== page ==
Time Out peaked at No. 2 on the Billboard pop albums chart and was certified platinum by the Recording Industry Association of America. "Take Five" became a mainstream hit, reaching No. 25 on the Billboard Hot 100, and No. 5 on Billboard's Easy Listening survey, the precursor to today's Adult Contemporary charts. The song was included in countless movies and television soundtracks and still receives significant radio play.
Please note: For the Multichannel program of this SACD, we used the same hi-res file as was used for the previous Sony SACD release of this title. The Multichannel program was not remixed or remastered. Please understand that our focus and interest is on making the best sounding two-channel layer possible. We have remastered the stereo program from the original analog tapes. Because the disc allows space to include a multichannel program and because one already existed, we decided to include it as a bonus.
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2. Strange Meadow Lark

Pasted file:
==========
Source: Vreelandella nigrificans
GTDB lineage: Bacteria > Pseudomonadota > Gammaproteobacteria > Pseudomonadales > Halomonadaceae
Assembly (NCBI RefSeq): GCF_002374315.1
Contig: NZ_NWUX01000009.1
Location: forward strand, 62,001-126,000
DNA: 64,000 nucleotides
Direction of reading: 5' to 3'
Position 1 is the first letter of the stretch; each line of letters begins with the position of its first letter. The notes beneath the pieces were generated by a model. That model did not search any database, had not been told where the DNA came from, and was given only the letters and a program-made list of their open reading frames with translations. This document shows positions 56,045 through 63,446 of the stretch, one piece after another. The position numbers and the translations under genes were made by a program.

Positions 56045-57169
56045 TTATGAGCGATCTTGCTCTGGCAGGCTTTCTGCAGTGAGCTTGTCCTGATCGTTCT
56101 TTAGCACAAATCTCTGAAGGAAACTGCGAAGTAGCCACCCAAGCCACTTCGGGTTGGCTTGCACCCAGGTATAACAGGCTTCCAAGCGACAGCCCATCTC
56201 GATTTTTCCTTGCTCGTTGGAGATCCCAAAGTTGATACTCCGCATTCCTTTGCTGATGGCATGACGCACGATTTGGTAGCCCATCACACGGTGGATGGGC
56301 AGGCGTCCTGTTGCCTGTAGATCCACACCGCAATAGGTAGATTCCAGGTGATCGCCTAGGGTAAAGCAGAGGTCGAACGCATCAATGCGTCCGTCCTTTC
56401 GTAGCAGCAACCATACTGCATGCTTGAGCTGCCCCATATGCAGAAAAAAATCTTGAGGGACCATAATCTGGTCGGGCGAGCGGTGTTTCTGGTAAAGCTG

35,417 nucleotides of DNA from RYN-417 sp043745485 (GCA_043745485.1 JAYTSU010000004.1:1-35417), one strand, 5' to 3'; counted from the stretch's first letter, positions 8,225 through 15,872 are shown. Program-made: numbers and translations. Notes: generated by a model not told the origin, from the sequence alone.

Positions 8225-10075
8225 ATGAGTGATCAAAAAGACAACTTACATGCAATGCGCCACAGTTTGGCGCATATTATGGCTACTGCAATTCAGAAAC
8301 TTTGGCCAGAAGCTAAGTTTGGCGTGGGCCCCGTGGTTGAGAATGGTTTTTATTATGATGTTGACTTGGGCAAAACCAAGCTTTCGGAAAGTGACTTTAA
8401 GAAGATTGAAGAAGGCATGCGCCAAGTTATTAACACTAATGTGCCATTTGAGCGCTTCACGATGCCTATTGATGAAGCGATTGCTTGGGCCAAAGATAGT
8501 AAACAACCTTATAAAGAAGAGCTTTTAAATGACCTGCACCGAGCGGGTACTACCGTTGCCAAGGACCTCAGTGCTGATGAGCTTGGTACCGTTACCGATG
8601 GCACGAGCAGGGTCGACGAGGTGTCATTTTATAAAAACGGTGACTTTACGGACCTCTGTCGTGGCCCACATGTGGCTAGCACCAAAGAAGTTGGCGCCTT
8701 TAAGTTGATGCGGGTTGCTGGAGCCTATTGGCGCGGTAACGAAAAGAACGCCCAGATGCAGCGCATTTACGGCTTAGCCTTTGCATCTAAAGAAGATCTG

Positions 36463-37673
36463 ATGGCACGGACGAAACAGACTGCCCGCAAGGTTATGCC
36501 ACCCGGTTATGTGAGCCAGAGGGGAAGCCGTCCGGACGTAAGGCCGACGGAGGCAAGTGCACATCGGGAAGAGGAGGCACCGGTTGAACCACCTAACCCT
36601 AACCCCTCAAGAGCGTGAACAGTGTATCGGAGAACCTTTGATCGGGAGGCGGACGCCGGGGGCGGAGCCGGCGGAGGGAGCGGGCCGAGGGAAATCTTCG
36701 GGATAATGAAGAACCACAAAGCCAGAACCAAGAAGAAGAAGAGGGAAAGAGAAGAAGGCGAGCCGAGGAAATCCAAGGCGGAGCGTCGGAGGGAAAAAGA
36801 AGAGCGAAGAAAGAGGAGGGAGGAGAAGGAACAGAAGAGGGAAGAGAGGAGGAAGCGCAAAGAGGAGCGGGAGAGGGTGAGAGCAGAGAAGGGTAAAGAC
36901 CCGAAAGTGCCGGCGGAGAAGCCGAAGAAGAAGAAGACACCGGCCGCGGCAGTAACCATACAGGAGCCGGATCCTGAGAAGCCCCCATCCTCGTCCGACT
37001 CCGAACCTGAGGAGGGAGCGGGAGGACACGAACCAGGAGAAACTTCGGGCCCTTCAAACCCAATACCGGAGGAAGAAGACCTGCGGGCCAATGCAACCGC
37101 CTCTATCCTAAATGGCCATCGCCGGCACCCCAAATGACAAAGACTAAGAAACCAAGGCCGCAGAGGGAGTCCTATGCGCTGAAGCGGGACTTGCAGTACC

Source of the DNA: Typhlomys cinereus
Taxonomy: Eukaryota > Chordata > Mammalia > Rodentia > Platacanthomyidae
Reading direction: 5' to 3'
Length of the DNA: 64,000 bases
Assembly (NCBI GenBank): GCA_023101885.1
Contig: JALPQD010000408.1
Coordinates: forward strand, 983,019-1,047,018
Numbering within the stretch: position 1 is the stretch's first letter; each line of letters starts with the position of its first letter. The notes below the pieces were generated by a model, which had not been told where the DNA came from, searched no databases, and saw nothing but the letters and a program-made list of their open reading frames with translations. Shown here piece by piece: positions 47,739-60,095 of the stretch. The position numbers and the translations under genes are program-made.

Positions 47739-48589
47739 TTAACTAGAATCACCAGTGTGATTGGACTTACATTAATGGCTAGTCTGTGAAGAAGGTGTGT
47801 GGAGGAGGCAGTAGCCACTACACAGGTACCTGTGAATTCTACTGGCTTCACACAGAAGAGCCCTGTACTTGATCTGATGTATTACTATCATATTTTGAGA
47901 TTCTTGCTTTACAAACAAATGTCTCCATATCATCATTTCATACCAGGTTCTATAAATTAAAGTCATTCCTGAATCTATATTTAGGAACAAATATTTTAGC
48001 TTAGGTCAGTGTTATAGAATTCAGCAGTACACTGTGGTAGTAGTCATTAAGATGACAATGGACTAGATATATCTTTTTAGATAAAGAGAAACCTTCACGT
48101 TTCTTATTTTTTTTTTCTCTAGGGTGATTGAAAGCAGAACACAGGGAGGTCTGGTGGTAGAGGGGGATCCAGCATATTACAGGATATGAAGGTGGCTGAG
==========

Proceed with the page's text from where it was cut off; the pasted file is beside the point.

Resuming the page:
3. Take Five
4. Three To Get Ready
5. Kathy's Waltz
6. Everybody's Jumpin'
7. Pick Up Sticks
Click here to report errors or omissions in the music details.
Comment by onenairb - June 3, 2017 (1 of 5)
Please be aware that it does not mention anywhere on the cover or the inner booklet that this is a Multichannel 5.0 SACD. Only the standard 'SACD Hybrid Stereo' label is used on the sleeve and the disc itself is also only stamped as 'Stereo'. I fell fowl of this and initially thought it sounded dreadful until I chose my MC amp setup for my system. What a relief! Otherwise another superb SACD from AP.
Comment by Downunderman - March 8, 2022 (2 of 5)
There was a repress/reissue of this title by AP in 2021.
I have entered the title as a reissue over on Discogs. Of interest may be that the reissue uses new glass masters.
Whether the 'secret' MCH program remains I can't say.
Comment by Ben Leggett - May 3, 2022 (3 of 5)